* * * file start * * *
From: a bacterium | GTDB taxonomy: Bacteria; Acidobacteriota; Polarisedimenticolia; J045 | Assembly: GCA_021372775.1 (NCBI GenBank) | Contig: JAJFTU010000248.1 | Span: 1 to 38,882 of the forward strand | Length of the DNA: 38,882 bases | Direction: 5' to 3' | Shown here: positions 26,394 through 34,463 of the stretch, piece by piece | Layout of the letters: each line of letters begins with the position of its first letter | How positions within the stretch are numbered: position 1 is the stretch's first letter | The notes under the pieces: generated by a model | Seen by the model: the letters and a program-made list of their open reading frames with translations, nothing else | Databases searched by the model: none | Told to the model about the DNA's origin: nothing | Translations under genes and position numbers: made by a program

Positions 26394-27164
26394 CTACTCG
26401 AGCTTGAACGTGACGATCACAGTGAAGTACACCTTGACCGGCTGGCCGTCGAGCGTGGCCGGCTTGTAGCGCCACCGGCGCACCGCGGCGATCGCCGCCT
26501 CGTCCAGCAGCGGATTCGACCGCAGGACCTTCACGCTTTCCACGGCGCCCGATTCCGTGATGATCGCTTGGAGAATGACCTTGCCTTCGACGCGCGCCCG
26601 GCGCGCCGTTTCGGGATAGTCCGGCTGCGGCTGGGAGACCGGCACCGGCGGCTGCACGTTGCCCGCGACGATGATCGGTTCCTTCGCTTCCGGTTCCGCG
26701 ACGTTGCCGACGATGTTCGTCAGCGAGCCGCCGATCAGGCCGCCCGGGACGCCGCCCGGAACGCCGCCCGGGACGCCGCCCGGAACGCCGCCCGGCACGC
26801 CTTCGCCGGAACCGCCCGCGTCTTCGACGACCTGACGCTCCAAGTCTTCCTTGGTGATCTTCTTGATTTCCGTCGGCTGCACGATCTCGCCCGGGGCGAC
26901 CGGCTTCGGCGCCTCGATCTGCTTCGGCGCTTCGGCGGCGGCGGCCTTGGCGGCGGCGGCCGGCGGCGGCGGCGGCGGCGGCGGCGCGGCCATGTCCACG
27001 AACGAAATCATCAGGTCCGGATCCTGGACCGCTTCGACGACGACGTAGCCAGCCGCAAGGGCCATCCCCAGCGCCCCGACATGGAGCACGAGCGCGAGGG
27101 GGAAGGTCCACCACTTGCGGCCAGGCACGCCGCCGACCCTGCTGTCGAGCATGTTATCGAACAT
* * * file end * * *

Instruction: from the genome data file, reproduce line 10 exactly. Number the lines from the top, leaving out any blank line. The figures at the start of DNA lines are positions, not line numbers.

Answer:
27001 AACGAAATCATCAGGTCCGGATCCTGGACCGCTTCGACGACGACGTAGCCAGCCGCAAGGGCCATCCCCAGCGCCCCGACATGGAGCACGAGCGCGAGGG